One week ago, when previewing what may be the first lockout of the West Coast Ports since 2002, we cited the Retail Industry Leaders Association who, realizing that failure to reach an agreement between the dockworker union and their bosses, the Pacific Maritime Association representing port management would lead to devastating consequences for the US retail industry, had several very damning soundbites:
- "a work slowdown during contract negotiations over the past seven months has already created logistic nightmares for American exporters, manufacturers and retailers dependent on an efficient supply chain. A complete shutdown would be catastrophic, with hundreds of thousands of jobs at risk if America’s supply chain grinds to a halt."
- "A west coast port shutdown would be an economic disaster."
- "A shutdown would not only impact the hundreds of thousands of jobs working directly in America’s transportation supply chain, but the reality is the entire economy would be impacted as exports sit on docks and imports sit in the harbor waiting for manufacturers to build products and retailers to stock shelves."
And the punchline: "The slowdown is already making life difficult, but a shutdown could derail the economy completely."
Just so readers have a sense of what is at stake, this is what the average dockworker makes: $147,000 a year in salary, plus $35,000 a year in employer-paid health care and an annual pension of $80,000 (according to an association press release). It is the overtime compensation to the total shown here, which grosses to over a quarter of a million dollars, that dockworkers are negotiating to raise or else the key US supply-chains gets it.
Incidentally, the demands of the dockworker union and their leverage is precisely the reason for the dramatic discrepancy we showed in the following chart:
In any case, as of last night, the choking of the US supply-chain has officially begin, when as the LA Times reported last night, "West Coast ports — including the nation's busiest in Los Angeles and Long Beach — will partially shut down for four days as shipping companies plan to dramatically slash dock work amid an increasingly contentious labor dispute."
Terminal operators and shipping lines said that they would stop the unloading of ships Thursday, Saturday, Sunday and Monday, because they don't want to pay overtime to workers who, they allege, have deliberately slowed operations to the point of causing a massive bottleneck. Thursday is Lincoln's Birthday and Monday is Presidents Day, which are holidays for the workers.
Slowing down work "amounts to a strike with pay, and we will reduce the extent to which we pay premium rates for such a strike," said Wade Gates, spokesman for the Pacific Maritime Assn., the employer group representing the shipping companies. The local union in Los Angeles and Long Beach has denied using slowdown tactics.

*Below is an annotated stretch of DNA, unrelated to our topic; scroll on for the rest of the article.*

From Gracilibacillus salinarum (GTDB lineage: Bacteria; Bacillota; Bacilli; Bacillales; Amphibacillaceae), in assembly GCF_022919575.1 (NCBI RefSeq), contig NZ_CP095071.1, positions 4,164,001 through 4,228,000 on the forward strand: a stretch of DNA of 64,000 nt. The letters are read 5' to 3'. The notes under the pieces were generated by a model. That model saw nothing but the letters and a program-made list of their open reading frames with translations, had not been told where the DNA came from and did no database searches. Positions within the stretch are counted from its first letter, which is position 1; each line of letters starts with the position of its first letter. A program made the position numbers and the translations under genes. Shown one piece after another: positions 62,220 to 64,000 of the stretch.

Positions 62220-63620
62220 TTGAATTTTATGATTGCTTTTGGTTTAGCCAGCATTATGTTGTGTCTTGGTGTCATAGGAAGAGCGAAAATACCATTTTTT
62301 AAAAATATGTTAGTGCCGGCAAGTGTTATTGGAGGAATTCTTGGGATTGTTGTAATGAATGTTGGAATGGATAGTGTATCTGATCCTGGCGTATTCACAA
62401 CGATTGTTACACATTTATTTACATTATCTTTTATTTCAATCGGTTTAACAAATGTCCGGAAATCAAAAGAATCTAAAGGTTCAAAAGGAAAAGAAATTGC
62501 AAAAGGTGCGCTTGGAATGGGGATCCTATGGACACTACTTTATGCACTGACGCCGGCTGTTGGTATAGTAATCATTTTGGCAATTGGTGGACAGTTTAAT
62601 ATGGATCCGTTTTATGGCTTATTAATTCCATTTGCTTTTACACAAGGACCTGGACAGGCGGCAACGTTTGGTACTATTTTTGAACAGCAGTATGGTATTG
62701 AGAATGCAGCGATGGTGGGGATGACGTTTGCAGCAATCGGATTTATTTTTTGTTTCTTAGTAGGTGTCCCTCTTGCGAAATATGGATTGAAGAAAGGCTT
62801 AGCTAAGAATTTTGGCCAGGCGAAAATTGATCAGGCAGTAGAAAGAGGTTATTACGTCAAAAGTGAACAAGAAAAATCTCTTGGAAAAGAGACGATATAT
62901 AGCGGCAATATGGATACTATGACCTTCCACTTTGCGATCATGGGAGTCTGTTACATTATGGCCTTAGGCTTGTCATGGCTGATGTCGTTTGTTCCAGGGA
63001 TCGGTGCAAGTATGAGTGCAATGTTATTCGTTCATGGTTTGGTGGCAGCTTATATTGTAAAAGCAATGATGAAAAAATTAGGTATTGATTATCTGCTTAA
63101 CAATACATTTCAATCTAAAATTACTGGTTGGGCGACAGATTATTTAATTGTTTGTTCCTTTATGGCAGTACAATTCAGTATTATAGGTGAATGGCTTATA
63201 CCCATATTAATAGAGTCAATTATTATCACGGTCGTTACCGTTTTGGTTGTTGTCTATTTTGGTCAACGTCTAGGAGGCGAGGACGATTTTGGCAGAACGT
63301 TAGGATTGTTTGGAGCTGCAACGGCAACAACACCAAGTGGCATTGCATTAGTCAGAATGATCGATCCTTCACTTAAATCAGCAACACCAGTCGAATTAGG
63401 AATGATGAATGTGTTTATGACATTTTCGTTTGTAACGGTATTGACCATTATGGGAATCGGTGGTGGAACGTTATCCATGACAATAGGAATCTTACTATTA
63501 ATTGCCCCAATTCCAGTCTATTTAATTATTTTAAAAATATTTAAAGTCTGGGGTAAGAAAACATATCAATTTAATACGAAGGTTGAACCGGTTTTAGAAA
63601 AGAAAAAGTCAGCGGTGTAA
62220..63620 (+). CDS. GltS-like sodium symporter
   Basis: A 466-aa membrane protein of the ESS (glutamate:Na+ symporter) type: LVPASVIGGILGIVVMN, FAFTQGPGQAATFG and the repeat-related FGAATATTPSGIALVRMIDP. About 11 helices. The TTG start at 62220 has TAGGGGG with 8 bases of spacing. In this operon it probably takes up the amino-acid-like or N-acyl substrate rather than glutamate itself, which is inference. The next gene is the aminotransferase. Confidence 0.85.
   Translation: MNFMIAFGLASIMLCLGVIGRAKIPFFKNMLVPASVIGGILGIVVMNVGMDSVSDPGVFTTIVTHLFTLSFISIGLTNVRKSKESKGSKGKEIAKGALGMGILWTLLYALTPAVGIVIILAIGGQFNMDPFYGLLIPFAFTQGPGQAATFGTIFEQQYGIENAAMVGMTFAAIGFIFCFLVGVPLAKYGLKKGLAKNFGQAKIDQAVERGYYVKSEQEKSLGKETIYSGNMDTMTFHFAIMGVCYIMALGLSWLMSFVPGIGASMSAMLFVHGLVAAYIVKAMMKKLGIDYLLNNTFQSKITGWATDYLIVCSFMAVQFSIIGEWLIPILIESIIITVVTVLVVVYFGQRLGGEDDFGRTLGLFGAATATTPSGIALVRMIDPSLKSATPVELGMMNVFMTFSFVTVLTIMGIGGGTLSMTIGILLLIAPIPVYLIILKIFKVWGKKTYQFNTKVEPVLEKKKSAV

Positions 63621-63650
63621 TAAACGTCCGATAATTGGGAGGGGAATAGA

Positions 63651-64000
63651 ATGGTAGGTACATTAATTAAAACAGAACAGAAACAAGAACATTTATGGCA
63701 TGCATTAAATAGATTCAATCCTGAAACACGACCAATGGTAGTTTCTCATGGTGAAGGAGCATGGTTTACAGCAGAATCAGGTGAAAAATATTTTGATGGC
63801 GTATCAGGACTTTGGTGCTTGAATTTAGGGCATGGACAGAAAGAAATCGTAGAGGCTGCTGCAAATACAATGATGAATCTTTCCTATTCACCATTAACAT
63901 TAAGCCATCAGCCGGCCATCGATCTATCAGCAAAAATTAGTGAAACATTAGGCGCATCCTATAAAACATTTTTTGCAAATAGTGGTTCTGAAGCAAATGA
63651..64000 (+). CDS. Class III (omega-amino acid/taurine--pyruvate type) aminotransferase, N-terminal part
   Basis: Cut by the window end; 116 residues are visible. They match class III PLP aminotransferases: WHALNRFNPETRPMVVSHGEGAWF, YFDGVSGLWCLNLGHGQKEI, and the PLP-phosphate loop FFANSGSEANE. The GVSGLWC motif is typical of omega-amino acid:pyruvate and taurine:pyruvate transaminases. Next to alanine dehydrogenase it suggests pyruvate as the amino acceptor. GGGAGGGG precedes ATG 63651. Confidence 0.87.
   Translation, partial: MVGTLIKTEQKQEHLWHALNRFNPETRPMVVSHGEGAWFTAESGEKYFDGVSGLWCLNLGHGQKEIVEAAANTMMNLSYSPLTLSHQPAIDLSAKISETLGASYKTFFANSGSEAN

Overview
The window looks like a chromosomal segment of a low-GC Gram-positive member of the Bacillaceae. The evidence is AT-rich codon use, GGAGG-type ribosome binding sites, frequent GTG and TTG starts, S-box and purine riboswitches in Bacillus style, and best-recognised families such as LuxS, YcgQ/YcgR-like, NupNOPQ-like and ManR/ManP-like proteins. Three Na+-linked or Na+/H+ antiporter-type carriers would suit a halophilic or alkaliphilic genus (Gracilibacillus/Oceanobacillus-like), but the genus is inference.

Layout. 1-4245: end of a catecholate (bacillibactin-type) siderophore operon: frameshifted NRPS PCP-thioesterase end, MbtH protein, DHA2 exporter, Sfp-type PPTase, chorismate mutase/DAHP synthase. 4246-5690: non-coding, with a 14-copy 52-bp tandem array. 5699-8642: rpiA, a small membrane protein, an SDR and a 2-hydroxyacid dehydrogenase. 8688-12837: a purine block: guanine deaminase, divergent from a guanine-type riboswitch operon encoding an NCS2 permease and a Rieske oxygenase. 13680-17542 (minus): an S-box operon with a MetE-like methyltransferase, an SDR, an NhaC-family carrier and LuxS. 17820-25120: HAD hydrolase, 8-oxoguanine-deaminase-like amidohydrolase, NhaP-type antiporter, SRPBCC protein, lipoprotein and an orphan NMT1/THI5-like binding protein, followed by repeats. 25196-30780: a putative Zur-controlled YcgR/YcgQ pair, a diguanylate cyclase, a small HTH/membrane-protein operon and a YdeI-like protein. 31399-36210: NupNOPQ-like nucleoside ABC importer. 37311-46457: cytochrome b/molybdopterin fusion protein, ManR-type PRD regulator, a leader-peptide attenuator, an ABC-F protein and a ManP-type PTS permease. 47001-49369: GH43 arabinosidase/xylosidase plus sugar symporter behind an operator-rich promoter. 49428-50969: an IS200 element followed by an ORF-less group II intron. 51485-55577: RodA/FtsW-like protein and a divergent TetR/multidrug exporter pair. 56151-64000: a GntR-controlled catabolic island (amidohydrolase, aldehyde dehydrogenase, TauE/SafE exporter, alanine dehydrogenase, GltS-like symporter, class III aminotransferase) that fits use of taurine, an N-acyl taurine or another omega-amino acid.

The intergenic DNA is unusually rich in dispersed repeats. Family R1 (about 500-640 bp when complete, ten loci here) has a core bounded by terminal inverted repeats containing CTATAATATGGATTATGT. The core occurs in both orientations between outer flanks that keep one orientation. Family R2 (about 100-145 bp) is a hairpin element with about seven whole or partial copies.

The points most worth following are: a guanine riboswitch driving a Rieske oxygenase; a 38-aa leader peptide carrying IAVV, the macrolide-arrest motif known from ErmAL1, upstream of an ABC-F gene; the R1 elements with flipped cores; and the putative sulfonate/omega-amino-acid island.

Accoring to the LA Times, it is not clear if the partial shutdown foreshadows a total closure of the ports. Fears of a lockout of dockworkers, who have been without a contract since July, have risen in the last week and the two sides haven't held talks since Friday. SF Gate was far more clear on what the dockworker action means: "West Coast ports to shut down 4 days amid labor dispute."
Work delays and stoppages over the past three months have caused mounting problems for Bay Area importers and small-business owners, who say they are losing money as trucks line up daily outside the Port of Oakland waiting for container ships anchored in San Francisco Bay to unload.
The shutting down of port operations is ironic because it’ll make the situation worse, said union officials who claimed the association canceled a negotiating session Wednesday and has not been available since last Friday.
“This is an effort by the employers to put economic pressure on our members and to gain leverage in contract talks,” said Robert McEllrath, president of the longshore and warehouse union. “The union is standing by ready to negotiate, as we have been for the past several days.”
Regardless of who is at fault for the (partial) shut down, one can't blame dockworkers for doing what Greece is actively doing at the same time in its own negotiations with Europe: maximizing its leverage. Because as Bank of America showed yesterday, in a piece dedicated precisely to this topic, nothing short of 3.5% of marginal US GDP is at steak, which translated into CAGR terms, means that the fate of America's estimated 3% growth in 2015 is suddenly in the hands of a few thousand port workers, and with that, whether or not the US has a recession.
Some more thoughts from BofA:
Could port activity grind to a halt?
Due to continued unsuccessful contract negotiations between West Coast port employers (Pacific Maritime Association) and workers (International Longshore and Warehouse Union), there is a growing risk of a shutdown/lockout at West Coast docks, possibly within days. This past weekend, ports temporarily halted operations, adding to uncertainty. In our view, although a port strike/lockout could weigh on operations and profitability in some industries, the economic fallout of a one-week strike is likely to be limited to a loss of $0.8-1.8bn, representing a 0.1-0.2% hit to annualized GDP growth in 1Q15.